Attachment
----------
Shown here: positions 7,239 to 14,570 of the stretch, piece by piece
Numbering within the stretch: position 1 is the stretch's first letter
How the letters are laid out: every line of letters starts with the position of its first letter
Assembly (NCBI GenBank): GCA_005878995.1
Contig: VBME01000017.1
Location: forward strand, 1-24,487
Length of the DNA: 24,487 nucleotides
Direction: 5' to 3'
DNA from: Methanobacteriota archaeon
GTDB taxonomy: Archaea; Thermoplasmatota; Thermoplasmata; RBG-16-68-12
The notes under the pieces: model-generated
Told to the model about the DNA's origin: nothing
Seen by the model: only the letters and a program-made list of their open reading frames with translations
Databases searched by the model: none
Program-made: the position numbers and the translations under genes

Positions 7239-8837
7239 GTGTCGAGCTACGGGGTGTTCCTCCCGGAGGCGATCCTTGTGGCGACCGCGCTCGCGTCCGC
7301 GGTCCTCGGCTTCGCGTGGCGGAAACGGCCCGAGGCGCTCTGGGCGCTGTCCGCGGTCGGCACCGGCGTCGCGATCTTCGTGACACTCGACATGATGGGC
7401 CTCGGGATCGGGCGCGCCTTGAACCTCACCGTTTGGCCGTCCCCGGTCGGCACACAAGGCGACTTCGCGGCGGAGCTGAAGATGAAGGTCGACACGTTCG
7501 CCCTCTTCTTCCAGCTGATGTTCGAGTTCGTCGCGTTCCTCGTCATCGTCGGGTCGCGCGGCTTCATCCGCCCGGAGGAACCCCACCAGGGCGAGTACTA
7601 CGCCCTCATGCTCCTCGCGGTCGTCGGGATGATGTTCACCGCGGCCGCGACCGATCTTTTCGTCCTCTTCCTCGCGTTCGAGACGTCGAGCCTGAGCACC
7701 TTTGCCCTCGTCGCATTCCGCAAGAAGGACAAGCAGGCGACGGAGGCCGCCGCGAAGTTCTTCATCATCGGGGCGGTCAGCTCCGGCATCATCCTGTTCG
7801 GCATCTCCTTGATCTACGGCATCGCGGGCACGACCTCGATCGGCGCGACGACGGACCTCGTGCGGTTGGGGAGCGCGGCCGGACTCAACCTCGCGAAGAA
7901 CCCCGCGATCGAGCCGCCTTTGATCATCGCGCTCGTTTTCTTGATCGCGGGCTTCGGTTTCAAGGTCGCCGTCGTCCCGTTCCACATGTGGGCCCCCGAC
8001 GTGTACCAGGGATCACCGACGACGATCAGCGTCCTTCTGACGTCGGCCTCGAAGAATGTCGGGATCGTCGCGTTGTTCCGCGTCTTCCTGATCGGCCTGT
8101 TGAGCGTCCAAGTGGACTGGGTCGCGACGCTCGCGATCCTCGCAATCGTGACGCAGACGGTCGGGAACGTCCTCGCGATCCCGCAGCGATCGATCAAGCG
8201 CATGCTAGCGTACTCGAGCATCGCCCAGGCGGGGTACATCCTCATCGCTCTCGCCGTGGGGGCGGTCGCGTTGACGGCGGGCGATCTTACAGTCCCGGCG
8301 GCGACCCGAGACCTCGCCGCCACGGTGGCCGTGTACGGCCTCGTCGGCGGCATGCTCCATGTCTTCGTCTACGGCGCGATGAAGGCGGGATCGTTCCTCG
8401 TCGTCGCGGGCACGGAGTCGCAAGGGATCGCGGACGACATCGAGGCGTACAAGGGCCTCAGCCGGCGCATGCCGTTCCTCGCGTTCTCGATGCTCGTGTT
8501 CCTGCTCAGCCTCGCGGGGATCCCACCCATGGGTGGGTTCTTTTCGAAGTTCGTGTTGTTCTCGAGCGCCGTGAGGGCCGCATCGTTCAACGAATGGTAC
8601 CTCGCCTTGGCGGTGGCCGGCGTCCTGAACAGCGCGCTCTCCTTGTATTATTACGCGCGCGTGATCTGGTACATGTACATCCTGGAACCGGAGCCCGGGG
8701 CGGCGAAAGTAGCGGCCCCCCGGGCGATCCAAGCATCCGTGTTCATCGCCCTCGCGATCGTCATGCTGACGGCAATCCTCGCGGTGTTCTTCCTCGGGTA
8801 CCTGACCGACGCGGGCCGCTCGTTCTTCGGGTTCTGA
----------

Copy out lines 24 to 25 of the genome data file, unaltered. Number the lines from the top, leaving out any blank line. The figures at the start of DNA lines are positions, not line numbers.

7901 CCCCGCGATCGAGCCGCCTTTGATCATCGCGCTCGTTTTCTTGATCGCGGGCTTCGGTTTCAAGGTCGCCGTCGTCCCGTTCCACATGTGGGCCCCCGAC
8001 GTGTACCAGGGATCACCGACGACGATCAGCGTCCTTCTGACGTCGGCCTCGAAGAATGTCGGGATCGTCGCGTTGTTCCGCGTCTTCCTGATCGGCCTGT